South Korean officials are considering conducting a public survey to help them determine whether mega group BTS should receive an exemption from the country’s mandatory military service.
South Korean Defense Minister Lee Jong-sup reportedly ordered officials to conduct a survey as Jin, the oldest member of the septet, turns 30 in December. The country’s defense ministry later clarified Lee’s statement following online backlash, saying the defense minister ordered officials to assess if the survey is necessary rather than to launch it.
The ministry noted that officials were ordered to look into the logistics of the potential survey, such as its duration, its participants and the agency that would conduct it. They have reportedly decided that a third party should oversee the survey to maintain unbiased results.
To help reach a decision, officials are also reportedly looking into the group’s economic impact and overall national interest, among other factors.
Under South Korean law, men between the ages of 18 and 28 must serve at least 18 months in the military to fulfill their mandatory military service. People who have health issues, as well as notable artists such as athletes who have won medals in the Olympics, may receive an exemption.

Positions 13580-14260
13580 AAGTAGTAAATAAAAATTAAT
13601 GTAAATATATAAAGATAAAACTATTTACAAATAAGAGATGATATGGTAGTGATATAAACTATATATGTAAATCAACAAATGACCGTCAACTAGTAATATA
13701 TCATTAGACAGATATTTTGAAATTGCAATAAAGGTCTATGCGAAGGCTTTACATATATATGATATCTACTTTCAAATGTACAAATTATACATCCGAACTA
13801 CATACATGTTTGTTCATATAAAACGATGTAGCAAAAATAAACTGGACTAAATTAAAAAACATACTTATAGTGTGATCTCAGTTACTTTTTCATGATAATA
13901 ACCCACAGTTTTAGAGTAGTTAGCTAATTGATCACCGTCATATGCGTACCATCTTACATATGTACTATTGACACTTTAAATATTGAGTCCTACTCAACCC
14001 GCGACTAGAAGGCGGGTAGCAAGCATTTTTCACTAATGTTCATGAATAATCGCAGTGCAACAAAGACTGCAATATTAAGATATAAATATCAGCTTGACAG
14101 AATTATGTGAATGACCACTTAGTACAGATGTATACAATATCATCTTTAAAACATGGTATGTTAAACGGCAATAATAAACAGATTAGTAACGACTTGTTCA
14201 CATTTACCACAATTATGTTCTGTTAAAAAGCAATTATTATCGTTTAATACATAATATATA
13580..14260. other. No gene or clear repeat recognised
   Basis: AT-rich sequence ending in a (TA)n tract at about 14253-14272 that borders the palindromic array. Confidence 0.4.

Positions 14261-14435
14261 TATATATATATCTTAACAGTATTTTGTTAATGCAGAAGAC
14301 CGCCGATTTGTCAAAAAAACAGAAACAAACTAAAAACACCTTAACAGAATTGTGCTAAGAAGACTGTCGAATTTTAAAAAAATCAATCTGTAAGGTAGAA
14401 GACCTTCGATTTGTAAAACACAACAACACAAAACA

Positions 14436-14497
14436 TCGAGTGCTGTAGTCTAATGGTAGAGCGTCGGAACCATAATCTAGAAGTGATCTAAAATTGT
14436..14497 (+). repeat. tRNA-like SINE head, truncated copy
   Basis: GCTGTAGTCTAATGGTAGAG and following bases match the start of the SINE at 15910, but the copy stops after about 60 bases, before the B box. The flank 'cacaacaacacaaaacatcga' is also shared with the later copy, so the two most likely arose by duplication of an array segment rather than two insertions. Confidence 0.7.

In 2020, a revision of the country’s Military Service act – also known as the “BTS Law” – was passed to let K-pop artists postpone their military service until the age of 30.
Back in April, around 59% of the 1,004 respondents in a private survey conducted by Gallup Korea agreed that BTS and other top K-pop artists should be exempt from mandatory military service. South Korean Ambassador to Britain Gunn Kim claimed that it is “very much expected” that BTS will enlist, adding that he is “pretty sure they will fulfill their obligation to society.”
The following month, South Korea’s Culture, Sports and Tourism Minister Hwang Hee said at a press briefing that the group should be allowed to take up alternative services given their global status.